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Multi-state analysis of hemi- and total hip arthroplasty for hip fractures in the Swedish population-Results from a Swedish national database study of 38,912 patients

Artikel i vetenskaplig tidskrift
Författare Z. Jawad
Szilard Nemes
Erik Bülow
C. Rogmark
Peter Cnudde
Publicerad i Injury-International Journal of the Care of the Injured
Volym 50
Nummer/häfte 2
Sidor 272-277
ISSN 0020-1383
Publiceringsår 2019
Publicerad vid Institutionen för kliniska vetenskaper, Avdelningen för ortopedi
Sidor 272-277
Språk en
Länkar dx.doi.org/10.1016/j.injury.2018.12...
Ämnesord Hip fracture, Arthroplasty, Revision, Mortality, Register, Hemiarthroplasty, femoral-neck fractures, posterior approach, prospective cohort, excess, mortality, lateral approach, hemiarthroplasty, revision, risk, registries, models
Ämneskategorier Ortopedi

Sammanfattning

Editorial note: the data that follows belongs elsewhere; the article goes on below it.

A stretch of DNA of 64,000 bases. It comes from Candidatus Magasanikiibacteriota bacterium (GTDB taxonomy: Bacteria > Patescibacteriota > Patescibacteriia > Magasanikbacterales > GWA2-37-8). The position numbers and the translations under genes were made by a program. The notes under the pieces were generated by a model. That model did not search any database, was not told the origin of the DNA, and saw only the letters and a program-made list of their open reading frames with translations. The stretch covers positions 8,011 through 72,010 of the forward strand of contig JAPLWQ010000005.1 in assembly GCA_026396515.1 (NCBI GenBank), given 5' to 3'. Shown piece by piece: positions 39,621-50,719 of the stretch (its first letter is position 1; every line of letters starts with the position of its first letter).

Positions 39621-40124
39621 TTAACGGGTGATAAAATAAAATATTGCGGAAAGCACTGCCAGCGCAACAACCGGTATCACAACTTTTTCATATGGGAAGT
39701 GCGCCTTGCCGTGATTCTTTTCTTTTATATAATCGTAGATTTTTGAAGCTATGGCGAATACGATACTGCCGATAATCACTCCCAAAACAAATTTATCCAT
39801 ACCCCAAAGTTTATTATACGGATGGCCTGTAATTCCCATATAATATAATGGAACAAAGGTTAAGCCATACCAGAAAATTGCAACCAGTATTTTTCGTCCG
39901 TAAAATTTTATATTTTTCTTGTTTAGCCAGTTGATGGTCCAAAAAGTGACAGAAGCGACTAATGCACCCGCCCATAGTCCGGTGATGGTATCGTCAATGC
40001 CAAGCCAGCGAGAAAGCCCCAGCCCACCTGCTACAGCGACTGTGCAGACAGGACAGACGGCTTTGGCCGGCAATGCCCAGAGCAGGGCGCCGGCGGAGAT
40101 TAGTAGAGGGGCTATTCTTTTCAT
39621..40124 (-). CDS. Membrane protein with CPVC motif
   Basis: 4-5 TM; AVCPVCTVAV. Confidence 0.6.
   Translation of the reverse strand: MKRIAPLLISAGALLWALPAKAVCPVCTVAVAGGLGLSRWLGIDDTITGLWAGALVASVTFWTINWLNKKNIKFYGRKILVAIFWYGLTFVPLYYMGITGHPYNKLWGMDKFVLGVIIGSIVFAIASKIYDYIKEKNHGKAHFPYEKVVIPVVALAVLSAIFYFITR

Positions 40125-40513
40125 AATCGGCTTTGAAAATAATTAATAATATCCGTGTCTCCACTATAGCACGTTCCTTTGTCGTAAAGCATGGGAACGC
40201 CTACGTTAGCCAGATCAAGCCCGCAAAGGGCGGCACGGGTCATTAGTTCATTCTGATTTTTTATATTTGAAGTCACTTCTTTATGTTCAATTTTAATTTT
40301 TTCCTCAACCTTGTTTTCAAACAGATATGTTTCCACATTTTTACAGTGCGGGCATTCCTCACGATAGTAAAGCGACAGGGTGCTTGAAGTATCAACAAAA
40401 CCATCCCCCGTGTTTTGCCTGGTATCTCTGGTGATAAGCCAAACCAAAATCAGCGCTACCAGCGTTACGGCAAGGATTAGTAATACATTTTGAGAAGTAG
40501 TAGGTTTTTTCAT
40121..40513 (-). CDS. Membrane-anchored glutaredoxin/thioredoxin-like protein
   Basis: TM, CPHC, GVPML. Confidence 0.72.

Introduction: Hip fractures are a common problem of the elderly population with significant mortality and morbidity. The choice between total hip arthroplasty (THA) and hemiarthroplasty depends on multiple factors including comorbidity. The Swedish Hip Arthroplasty Register (SHAR) provides a unique opportunity to study mortality and revision rates in this population. Linkage with government databases allow for in-depth research into the factors that influence risk of revision surgery and death in the hip fracture patient. Patients and methods: Data was linked between SHAR, Statistics Sweden and the National Board of Health and Welfare. Data was collected on 38,912 patients who received a fracture-related hip arthroplasty between 2005 and 2012. A multistate analysis was performed and three states were identified: primary hip surgery and alive (state 1), revision after primary hip surgery (state 2) and death (state 3). These were marking points in the longitudinal outcome study. Results: 38,912 patients who received an arthroplasty for an acute hip fracture were included. By the end of the study period 1309 (3.4%) of these patients underwent a revision and 17,365 (45.1%) patients died. Patients with THA had a reduced risk of death from primary operation compared to hemiarthroplasty (HR = 0.49) and a decreased revision risk (HR = 0.69). Female patients had a statistically significant reduced mortality (HR = 0.6) compared to men. There was no statistically significant difference in risk of revision surgery between direct lateral and posterior approach. Conclusion: We identified an influence of type of surgery, sex, age and Elixhauser Comorbidity Index (ECI) on risk of revision and mortality. Males, greater comorbidity burden and older patients had higher mortality risks. The posterior approach did not have a significant influence on revision risk. Further research could include all patients who had reoperation(s) to further strengthen our findings. Patients who had a THA had lower revision rate and mortality. The latter is likely due to selection. (C) 2018 Elsevier Ltd. All rights reserved.

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